About This Book:
Part literary mystery, part magical tour de force—an incantatory novel of fierce beauty, lyricism, and originality from a National Book Award Finalist
A brilliant puzzle of a book from the author of Chime and The Folk Keeper plunges us into the vulnerable psyche of one of the most memorable unreliable narrators to grace the page in decades. The Robber Girl has a good dagger. Its voice in her head is as sharp as its two edges that taper down to a point. Today, the Robber Girl and her dagger will ride with Gentleman Jack into the Indigo Heart to claim the gold that’s rightfully his. But instead of gold, the Robber Girl finds a dollhouse cottage with doorknobs the size of apple seeds. She finds two dolls who give her three tasks, even though she knows that three is too many tasks. The right number of tasks is two, like Grandmother gave to Gentleman Jack: Fetch unto me the mountain’s gold, to build our city fair. Fetch unto me the wingless bird, and I shall make you my heir. The Robber Girl finds what might be a home, but to fight is easier than to trust when you’re a mystery even to yourself and you’re torn between loyalty and love. The Robber Girl is at once achingly real—wise to the nuances of trauma—and loaded with magic, action, and intrigue. Every sentence shines, sharp as a blade, in a beautifully crafted novel about memory, identity, and the power of language to heal and reconstruct our lives.
*Review Contributed by Samantha Randolph, Staff Reviewer*
3 reasons to read ROBBER GIRL:
1.) Representation of trauma: Starling is only 10 or 11, but she’s lived through a lot. When the story starts, we only know that she’s been with Gentleman Jack for a few years after supposedly being abandoned on the highway. As the story continues, we get building details that suggest things are perhaps not what Starling believes (or forces herself to believe) and that Gentleman Jack has conditioned her to trust a specific narrative. When Starling begins to feel like the Judge’s family and the cottage might be home, it’s easy to understand why she resists or acts out. The representation of trauma is exceptional and realistic.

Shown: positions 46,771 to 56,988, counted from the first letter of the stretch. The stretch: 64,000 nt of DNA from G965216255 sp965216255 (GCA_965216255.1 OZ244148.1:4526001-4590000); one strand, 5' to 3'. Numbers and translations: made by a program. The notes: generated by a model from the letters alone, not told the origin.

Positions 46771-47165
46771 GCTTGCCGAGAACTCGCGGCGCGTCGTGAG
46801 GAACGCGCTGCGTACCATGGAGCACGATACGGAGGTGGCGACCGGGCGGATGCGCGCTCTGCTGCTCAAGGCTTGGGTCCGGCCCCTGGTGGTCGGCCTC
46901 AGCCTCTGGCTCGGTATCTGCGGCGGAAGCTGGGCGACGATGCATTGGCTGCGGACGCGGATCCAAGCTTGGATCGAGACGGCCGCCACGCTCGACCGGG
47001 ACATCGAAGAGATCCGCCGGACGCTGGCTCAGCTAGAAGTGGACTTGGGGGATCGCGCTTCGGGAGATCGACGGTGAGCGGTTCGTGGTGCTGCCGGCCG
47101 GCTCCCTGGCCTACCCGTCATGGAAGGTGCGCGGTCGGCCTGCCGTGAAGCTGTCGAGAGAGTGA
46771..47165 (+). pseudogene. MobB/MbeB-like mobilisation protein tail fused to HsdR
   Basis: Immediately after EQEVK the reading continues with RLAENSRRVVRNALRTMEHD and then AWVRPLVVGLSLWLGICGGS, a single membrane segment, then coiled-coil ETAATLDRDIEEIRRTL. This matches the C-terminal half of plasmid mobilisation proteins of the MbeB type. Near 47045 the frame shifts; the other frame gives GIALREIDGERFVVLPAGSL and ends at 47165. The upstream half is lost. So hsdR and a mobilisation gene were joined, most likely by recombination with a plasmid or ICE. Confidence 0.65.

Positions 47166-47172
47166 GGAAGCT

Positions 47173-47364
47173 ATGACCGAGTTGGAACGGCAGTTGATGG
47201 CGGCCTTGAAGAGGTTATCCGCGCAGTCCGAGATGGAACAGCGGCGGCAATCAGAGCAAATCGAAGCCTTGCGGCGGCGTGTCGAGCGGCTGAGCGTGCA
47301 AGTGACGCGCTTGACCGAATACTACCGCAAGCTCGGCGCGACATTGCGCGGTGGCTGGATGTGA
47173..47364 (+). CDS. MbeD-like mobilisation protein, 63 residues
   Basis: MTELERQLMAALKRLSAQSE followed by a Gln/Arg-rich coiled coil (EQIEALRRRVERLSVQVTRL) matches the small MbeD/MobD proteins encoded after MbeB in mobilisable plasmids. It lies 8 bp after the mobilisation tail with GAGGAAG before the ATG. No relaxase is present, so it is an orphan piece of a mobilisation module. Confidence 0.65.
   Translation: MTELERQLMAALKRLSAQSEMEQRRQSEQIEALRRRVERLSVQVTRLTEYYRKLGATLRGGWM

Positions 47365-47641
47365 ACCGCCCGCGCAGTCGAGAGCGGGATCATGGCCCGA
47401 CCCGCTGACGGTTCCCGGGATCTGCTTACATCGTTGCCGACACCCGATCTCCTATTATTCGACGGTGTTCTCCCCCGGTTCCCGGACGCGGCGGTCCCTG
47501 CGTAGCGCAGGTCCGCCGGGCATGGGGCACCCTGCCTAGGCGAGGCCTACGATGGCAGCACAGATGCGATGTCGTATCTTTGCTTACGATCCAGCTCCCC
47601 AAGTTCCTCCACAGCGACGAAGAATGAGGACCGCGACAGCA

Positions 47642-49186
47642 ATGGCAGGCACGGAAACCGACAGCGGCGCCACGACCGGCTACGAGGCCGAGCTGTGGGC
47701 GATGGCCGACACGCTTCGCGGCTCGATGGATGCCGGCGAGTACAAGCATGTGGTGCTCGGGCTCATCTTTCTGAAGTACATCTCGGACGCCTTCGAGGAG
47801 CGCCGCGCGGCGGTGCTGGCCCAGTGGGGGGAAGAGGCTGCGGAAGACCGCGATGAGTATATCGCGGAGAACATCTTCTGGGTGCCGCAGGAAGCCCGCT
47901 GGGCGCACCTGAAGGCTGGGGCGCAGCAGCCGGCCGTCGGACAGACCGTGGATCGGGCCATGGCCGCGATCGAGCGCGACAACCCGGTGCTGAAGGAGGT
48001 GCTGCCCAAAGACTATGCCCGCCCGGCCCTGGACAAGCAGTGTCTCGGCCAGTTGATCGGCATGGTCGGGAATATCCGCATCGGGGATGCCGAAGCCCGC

2.) Strong voice: Starling’s narration can be a little jarring as she goes in and out of her trauma responses, but Franny Billingsley pulls it off. The sentences are crisp and sharp, and I especially like the way the dagger’s voice is integrated.
3.) Unique world: Starling’s world is mostly recognizable, but there is an added mythology about a Seventh Sister Star and Blue Roses that creates a level of uniqueness. I loved all the details around the Seventh Sister and how the town had special festivals and traditions around it.
Franny Billingsley’s THE ROBBERT GIRL takes a frank, head-on look at trauma in a young girl and weaves a story of finding a home and growing with love.
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